Genetically defined race, but not sex, is associated with higher humoral and cellular immune responses to measles vaccination

Emily A. Voigt, Inna G. Ovsyannikova, Iana H. Haralambieva, Richard B. Kennedy, Beth R. Larrabee, Daniel J. Schaid, Gregory A. Poland

Research output: Contribution to journalArticlepeer-review

12 Scopus citations


In addition to host genetic and environmental factors, variations in immune responses to vaccination are influenced by demographic variables, such as race and sex. The influence of genetic race and sex on measles vaccine responses is not well understood, yet important for the development of much-needed improved measles vaccines with lower failure rates. We assessed associations between genetically defined race and sex with measles humoral and cellular immunity after measles vaccination in three independent and geographically distinct cohorts totaling 2872 healthy racially diverse children, older adolescents, and young adults. We found no associations between biological sex and either humoral or cellular immunity to measles vaccine, and no correlation between humoral and cellular immunity in these study subjects. Genetically defined race was, however, significantly associated with both measles vaccine-induced humoral and cellular immune responses, with subjects genetically classified as having African-American ancestry demonstrating significantly higher antibody and cell-mediated immune responses relative to subjects of Caucasian ancestry. This information may be useful in designing novel measles vaccines that are optimally effective across human genetic backgrounds.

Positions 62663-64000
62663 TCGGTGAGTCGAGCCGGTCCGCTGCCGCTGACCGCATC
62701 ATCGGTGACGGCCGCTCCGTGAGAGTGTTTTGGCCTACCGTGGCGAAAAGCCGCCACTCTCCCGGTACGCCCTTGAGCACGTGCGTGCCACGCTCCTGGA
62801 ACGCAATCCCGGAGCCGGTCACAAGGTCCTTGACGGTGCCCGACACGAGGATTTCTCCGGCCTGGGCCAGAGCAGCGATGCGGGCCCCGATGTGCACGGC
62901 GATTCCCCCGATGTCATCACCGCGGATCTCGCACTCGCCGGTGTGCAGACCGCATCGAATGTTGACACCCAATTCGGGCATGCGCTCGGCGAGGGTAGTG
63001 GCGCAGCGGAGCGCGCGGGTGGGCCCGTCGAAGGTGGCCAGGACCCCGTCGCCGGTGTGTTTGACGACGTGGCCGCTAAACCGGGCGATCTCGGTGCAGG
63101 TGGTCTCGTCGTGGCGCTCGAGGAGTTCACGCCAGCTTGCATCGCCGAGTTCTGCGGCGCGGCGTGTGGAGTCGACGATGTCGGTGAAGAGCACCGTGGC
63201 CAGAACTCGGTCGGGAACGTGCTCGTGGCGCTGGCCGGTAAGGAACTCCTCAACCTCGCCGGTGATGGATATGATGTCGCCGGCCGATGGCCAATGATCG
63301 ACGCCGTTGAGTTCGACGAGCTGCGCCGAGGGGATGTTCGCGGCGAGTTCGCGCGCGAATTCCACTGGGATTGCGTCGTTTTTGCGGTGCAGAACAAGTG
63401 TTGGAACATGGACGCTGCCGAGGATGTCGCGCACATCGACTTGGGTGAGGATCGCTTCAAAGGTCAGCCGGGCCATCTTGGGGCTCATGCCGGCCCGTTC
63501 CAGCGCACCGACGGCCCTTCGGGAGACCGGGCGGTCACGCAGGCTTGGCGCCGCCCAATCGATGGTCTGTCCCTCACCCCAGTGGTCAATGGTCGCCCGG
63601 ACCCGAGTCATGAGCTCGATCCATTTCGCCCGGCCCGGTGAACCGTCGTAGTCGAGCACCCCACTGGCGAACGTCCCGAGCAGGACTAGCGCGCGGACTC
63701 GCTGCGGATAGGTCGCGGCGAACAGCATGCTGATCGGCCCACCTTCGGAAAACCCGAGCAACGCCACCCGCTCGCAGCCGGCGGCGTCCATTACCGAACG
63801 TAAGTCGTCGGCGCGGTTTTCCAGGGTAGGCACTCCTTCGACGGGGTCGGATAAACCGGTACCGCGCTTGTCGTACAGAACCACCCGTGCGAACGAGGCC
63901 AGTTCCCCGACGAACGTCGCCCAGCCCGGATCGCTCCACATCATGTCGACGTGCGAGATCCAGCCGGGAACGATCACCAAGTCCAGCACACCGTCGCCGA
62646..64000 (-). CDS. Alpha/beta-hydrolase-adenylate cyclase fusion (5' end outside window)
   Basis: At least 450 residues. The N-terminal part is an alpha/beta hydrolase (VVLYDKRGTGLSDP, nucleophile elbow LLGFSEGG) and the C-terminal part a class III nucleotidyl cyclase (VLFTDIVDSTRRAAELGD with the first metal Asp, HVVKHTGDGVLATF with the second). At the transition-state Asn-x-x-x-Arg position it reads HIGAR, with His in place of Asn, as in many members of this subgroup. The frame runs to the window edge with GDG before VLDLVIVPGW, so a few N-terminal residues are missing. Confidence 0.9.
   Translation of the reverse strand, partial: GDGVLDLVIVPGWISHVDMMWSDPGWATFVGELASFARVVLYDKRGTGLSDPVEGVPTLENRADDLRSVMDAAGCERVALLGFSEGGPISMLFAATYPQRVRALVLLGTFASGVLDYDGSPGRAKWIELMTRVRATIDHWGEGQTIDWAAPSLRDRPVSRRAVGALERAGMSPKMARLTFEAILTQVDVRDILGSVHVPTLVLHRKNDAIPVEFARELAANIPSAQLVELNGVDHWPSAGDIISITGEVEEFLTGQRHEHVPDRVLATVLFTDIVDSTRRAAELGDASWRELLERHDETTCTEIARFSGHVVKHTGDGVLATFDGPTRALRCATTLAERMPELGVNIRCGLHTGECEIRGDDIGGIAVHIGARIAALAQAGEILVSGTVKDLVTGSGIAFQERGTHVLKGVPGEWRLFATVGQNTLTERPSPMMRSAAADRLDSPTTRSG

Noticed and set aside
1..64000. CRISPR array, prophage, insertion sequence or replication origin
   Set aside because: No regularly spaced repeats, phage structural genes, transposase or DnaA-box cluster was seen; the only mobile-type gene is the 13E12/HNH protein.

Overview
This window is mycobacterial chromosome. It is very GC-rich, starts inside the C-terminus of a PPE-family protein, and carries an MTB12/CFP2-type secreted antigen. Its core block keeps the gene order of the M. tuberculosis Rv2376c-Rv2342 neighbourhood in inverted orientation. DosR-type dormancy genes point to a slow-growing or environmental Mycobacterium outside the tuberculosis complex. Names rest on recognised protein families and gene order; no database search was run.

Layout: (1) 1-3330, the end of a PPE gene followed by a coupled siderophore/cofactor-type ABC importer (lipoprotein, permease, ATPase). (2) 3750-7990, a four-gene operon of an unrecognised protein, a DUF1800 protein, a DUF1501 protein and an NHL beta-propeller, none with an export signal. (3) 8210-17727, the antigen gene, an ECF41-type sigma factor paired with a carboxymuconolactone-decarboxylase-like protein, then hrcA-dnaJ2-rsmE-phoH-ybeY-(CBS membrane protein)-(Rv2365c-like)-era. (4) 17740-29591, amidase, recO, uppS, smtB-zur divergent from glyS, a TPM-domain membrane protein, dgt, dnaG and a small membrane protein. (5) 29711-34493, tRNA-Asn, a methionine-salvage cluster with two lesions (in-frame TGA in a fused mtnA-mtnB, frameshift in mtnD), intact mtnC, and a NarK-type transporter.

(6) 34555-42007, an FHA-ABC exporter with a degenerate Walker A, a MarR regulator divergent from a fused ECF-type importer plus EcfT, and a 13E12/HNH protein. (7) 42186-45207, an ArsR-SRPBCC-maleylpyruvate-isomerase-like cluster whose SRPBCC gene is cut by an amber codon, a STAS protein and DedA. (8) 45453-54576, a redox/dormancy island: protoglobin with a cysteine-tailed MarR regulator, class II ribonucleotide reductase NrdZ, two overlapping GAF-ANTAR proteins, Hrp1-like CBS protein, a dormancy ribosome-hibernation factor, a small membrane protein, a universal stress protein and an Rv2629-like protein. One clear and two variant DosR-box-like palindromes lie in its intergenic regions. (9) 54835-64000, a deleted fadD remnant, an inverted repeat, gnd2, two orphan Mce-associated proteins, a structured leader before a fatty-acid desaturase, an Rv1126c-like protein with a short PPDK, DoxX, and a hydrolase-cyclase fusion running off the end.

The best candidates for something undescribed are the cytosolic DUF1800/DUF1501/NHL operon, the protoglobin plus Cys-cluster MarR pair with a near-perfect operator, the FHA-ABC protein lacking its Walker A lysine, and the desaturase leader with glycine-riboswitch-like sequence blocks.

Original languageEnglish (US)
Pages (from-to)4913-4919
Number of pages7
Issue number41
StatePublished - Sep 22 2016


  • Continental population groups
  • Immunity, cellular
  • Immunity, humoral
  • Measles
  • Measles vaccine
  • Measles virus
  • Measles-mumps-rubella vaccine
  • Sex factors

ASJC Scopus subject areas

  • Molecular Medicine
  • Immunology and Microbiology(all)
  • veterinary(all)
  • Public Health, Environmental and Occupational Health
  • Infectious Diseases


Dive into the research topics of 'Genetically defined race, but not sex, is associated with higher humoral and cellular immune responses to measles vaccination'. Together they form a unique fingerprint.

Cite this